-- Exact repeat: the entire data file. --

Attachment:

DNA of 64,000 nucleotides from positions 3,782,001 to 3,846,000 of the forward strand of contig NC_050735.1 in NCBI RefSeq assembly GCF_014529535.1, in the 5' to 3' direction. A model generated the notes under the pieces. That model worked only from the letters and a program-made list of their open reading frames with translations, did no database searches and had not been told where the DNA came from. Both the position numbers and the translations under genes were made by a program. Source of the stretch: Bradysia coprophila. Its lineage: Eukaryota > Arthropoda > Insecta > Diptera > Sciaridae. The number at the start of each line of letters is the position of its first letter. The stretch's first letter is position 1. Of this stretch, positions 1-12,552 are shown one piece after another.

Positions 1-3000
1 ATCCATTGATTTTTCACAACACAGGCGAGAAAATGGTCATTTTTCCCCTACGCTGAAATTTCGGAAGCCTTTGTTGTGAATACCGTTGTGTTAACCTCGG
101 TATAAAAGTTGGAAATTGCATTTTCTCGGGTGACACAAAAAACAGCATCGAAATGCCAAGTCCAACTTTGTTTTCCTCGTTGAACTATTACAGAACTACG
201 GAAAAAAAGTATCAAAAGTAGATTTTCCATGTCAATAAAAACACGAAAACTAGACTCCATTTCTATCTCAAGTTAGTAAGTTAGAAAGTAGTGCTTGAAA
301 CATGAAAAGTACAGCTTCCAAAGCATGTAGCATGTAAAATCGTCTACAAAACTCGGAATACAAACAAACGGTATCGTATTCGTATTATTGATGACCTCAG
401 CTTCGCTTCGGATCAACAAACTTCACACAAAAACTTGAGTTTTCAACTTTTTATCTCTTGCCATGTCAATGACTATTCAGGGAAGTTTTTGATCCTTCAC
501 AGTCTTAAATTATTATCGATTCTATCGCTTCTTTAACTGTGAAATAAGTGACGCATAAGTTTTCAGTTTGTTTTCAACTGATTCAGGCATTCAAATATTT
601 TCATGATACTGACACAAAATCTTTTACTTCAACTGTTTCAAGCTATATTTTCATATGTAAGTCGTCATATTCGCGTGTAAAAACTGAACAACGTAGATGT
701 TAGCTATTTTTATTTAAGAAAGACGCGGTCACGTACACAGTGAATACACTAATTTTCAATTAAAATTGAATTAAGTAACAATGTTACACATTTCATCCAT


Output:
DNA of 64,000 nucleotides from positions 3,782,001 to 3,846,000 of the forward strand of contig NC_050735.1 in NCBI RefSeq assembly GCF_014529535.1, in the 5' to 3' direction. A model generated the notes under the pieces. That model worked only from the letters and a program-made list of their open reading frames with translations, did no database searches and had not been told where the DNA came from. Both the position numbers and the translations under genes were made by a program. Source of the stretch: Bradysia coprophila. Its lineage: Eukaryota > Arthropoda > Insecta > Diptera > Sciaridae. The number at the start of each line of letters is the position of its first letter. The stretch's first letter is position 1. Of this stretch, positions 1-12,552 are shown one piece after another.

Positions 1-3000
1 ATCCATTGATTTTTCACAACACAGGCGAGAAAATGGTCATTTTTCCCCTACGCTGAAATTTCGGAAGCCTTTGTTGTGAATACCGTTGTGTTAACCTCGG
101 TATAAAAGTTGGAAATTGCATTTTCTCGGGTGACACAAAAAACAGCATCGAAATGCCAAGTCCAACTTTGTTTTCCTCGTTGAACTATTACAGAACTACG
201 GAAAAAAAGTATCAAAAGTAGATTTTCCATGTCAATAAAAACACGAAAACTAGACTCCATTTCTATCTCAAGTTAGTAAGTTAGAAAGTAGTGCTTGAAA
301 CATGAAAAGTACAGCTTCCAAAGCATGTAGCATGTAAAATCGTCTACAAAACTCGGAATACAAACAAACGGTATCGTATTCGTATTATTGATGACCTCAG
401 CTTCGCTTCGGATCAACAAACTTCACACAAAAACTTGAGTTTTCAACTTTTTATCTCTTGCCATGTCAATGACTATTCAGGGAAGTTTTTGATCCTTCAC
501 AGTCTTAAATTATTATCGATTCTATCGCTTCTTTAACTGTGAAATAAGTGACGCATAAGTTTTCAGTTTGTTTTCAACTGATTCAGGCATTCAAATATTT
601 TCATGATACTGACACAAAATCTTTTACTTCAACTGTTTCAAGCTATATTTTCATATGTAAGTCGTCATATTCGCGTGTAAAAACTGAACAACGTAGATGT
701 TAGCTATTTTTATTTAAGAAAGACGCGGTCACGTACACAGTGAATACACTAATTTTCAATTAAAATTGAATTAAGTAACAATGTTACACATTTCATCCAT